This course introduces students to the basic concepts and logic of statistical reasoning and gives the students introductory-level practical ability to choose, generate, and properly interpret appropriate descriptive and inferential methods.
In addition, the course helps students gain an appreciation for the diverse applications of statistics and its relevance to their lives and fields of study. The course does not assume any prior knowledge in statistics and its only prerequisite is basic algebra.
There are two versions of the OLI Statistics course: Probability and Statistics and Statistical Reasoning. Both versions have four units with the difference between the two versions being in the third unit (Probability) as outlined below.
Exploratory Data Analysis. This is organized into two modules – Examining Distributions and Examining Relationships. The general approach is to provide students with a framework that will help them choose the appropriate descriptive methods in various data analysis situations.
Producing Data. This unit is organized into two modules – Sampling and Study Design.
Probability. As stated above, this is the unit where the two versions of the course differ. In the Probability and Statistics course the unit is a classical treatment of probability and includes basic probability principles, conditional probability, discrete random variables (including the Binomial distribution) and continuous random variables (with emphasis on the normal distribution). The probability unit of the Statistical Reasoning version of the course essentially acts as a “bridge” to the inference section and includes only those concepts necessary to support a conceptual understanding of the role of probability as the “machinery” behind inference. Both probability parts culminate in a discussion of sampling distributions that is grounded in simulation.
Inference. This unit introduces students to the logic as well as the technical side of the main forms of inference: point estimation, interval estimation and hypothesis testing. The unit covers inferential methods for the population mean and population proportion, Inferential methods for comparing the means of two groups and of more than two groups (ANOVA), the Chi-Square test for independence and linear regression. The unit reinforces the framework that the students were introduced to in the Exploratory Data Analysis for choosing the appropriate, in this case, inferential method in various data analysis scenarios.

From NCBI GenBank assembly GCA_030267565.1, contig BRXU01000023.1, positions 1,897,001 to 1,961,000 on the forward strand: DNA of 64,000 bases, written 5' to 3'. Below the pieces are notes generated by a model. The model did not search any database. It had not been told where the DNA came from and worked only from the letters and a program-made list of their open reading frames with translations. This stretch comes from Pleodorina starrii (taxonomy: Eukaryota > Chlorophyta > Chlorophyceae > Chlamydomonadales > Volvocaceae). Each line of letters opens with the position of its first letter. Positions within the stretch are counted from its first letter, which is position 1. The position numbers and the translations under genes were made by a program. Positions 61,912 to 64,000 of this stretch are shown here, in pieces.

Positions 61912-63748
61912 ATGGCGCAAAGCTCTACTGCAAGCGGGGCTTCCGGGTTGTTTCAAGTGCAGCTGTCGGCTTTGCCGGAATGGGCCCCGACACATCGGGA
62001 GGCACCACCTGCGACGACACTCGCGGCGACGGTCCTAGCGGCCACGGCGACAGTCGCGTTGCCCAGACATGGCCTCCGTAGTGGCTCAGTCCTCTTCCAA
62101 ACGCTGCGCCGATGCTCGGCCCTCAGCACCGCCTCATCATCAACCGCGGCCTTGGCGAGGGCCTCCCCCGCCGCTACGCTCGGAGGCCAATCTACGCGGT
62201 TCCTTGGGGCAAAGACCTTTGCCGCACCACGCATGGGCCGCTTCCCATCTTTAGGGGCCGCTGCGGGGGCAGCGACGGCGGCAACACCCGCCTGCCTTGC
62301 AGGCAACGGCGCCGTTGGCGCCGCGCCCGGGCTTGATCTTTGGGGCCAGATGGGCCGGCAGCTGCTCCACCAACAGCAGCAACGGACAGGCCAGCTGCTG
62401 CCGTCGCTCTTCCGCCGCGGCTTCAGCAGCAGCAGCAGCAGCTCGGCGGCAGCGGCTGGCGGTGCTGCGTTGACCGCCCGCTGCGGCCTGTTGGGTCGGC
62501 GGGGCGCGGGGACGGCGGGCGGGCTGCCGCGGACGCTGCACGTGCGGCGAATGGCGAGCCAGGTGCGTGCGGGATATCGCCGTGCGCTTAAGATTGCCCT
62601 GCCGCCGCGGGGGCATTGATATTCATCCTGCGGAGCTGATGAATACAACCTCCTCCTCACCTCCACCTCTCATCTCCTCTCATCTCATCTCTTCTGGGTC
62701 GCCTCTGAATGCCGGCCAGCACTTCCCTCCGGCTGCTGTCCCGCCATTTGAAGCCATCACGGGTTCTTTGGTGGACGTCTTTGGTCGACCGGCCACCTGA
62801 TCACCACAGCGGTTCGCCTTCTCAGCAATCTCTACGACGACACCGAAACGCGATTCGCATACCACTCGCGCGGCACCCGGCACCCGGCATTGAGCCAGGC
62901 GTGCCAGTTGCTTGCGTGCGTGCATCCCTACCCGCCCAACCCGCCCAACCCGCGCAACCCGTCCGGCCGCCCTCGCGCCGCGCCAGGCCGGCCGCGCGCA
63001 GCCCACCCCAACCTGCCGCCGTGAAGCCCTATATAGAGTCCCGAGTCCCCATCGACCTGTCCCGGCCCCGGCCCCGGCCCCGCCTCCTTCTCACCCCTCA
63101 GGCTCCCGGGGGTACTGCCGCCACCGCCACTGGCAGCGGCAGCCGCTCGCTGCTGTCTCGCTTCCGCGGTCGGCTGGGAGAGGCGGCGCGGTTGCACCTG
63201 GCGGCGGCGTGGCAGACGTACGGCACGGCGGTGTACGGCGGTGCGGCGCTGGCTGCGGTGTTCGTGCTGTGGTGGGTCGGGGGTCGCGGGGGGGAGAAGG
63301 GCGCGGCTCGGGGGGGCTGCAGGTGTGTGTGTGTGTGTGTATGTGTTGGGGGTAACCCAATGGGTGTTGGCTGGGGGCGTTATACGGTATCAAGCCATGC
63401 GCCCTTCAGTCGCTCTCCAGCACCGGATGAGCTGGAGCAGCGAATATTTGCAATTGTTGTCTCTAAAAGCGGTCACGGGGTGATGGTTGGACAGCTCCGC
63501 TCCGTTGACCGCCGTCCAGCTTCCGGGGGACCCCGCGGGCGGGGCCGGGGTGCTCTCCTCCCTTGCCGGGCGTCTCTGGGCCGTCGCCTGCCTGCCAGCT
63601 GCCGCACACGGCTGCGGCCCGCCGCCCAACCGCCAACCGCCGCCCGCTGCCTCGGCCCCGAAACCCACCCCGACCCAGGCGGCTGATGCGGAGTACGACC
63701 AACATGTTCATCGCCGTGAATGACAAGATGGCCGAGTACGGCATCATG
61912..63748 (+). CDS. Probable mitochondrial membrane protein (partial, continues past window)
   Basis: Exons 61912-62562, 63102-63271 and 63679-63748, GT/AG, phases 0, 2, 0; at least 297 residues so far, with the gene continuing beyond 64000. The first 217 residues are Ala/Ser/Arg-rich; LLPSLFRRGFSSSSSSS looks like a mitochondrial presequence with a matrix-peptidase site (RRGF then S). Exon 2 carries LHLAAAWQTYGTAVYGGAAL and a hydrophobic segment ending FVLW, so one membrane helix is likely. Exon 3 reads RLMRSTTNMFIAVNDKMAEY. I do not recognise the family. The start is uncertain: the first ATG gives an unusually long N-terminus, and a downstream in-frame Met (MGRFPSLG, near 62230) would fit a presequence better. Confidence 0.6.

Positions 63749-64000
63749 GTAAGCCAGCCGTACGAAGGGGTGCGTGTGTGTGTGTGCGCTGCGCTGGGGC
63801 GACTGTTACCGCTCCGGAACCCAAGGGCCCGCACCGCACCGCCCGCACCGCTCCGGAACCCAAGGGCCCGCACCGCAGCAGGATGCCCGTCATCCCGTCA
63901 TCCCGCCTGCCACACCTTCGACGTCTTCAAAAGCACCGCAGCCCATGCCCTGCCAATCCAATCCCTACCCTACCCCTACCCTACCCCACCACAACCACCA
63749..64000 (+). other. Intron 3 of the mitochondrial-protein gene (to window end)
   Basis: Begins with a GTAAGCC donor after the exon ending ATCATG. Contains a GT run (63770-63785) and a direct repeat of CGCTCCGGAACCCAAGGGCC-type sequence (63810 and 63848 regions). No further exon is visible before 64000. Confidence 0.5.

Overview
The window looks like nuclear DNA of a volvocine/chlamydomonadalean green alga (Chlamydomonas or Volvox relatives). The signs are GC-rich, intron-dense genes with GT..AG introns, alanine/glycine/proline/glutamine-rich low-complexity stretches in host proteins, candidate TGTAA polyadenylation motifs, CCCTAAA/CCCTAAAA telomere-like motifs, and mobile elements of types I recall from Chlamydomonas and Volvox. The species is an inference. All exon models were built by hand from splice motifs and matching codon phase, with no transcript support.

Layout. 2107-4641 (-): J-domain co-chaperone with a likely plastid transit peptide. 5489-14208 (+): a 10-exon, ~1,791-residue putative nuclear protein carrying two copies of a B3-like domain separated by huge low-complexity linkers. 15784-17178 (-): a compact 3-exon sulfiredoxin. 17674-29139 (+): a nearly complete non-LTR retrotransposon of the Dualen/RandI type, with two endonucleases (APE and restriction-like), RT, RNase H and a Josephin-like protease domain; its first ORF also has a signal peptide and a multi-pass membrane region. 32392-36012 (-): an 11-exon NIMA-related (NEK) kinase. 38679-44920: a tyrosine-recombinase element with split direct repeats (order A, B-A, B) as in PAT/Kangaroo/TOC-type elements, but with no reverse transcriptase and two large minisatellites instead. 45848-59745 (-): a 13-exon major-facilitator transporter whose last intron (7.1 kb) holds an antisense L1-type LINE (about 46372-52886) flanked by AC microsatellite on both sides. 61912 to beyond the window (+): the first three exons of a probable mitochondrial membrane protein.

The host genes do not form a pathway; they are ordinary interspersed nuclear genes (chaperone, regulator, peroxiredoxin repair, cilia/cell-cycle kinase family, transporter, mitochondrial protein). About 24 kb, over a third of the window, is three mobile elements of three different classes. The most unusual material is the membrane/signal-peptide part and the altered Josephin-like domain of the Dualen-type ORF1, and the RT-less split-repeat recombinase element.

Throughout the course there are many interactive elements. These include: simulations, “walk-throughs” that integrate voice and graphics to explain an example of a procedure or a difficult concept, and, most prominently, computer tutors in which students practice problem solving, with hints and immediate and targeted feedback. The most elaborate of such activities is the “StatTutor,” a tool that supports students as they go through the processes of data analysis while emphasizing the big picture of statistics.
The course is built around a series of carefully devised learning objectives that are independently assessed. Most of the interactive tutors are tagged by learning objective and skill, and so student work can be tracked by the system and reported to the instructor via the Learning Dashboard. These give the instructor insight into mastery of learning objectives and skills, both for the class as a whole and for individual students.
The course was designed to be used as a stand alone (with no instruction in the background) however, studies have shown that it is best and most effectively used in the hybrid mode together with face to face instruction.